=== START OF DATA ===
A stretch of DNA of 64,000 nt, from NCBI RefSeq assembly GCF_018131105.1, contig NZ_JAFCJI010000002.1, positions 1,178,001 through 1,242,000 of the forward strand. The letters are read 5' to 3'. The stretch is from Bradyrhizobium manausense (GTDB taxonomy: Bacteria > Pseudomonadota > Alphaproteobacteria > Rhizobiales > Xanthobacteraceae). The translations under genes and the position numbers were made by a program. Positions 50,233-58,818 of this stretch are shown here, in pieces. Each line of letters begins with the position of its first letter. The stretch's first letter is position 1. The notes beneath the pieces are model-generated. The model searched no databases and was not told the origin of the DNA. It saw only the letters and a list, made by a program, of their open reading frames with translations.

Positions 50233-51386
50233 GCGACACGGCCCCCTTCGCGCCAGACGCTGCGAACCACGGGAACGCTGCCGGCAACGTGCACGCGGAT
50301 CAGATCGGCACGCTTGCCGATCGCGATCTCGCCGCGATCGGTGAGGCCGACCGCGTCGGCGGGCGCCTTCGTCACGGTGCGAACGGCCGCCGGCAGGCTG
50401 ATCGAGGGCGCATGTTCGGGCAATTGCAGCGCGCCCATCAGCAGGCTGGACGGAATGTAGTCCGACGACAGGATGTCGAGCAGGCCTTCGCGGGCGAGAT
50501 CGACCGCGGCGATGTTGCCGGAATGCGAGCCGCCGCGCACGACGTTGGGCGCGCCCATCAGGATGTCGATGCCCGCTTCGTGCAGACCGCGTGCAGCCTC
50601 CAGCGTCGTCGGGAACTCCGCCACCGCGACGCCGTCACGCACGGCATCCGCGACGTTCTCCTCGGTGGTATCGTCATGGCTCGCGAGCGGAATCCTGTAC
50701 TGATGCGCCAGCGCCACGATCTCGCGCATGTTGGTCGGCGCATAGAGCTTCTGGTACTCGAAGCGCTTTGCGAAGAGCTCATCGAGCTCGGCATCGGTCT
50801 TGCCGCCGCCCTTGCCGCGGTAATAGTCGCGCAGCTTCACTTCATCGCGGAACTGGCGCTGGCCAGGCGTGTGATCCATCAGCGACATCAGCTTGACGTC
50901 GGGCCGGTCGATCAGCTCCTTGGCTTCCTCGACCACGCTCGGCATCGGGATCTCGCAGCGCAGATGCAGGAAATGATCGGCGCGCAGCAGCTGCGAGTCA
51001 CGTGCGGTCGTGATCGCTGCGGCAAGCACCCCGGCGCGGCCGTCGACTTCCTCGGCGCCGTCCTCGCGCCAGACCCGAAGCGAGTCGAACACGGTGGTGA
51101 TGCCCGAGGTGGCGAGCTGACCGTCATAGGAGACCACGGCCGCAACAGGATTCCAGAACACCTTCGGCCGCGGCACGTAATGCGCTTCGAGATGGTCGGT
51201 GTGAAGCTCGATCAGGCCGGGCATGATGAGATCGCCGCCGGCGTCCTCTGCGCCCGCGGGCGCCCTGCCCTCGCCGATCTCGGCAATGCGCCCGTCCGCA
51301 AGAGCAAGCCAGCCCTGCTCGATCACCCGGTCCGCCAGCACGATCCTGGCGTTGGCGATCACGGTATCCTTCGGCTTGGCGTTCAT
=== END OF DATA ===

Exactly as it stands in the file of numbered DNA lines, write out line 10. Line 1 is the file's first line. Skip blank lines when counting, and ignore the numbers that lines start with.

50901 GGGCCGGTCGATCAGCTCCTTGGCTTCCTCGACCACGCTCGGCATCGGGATCTCGCAGCGCAGATGCAGGAAATGATCGGCGCGCAGCAGCTGCGAGTCA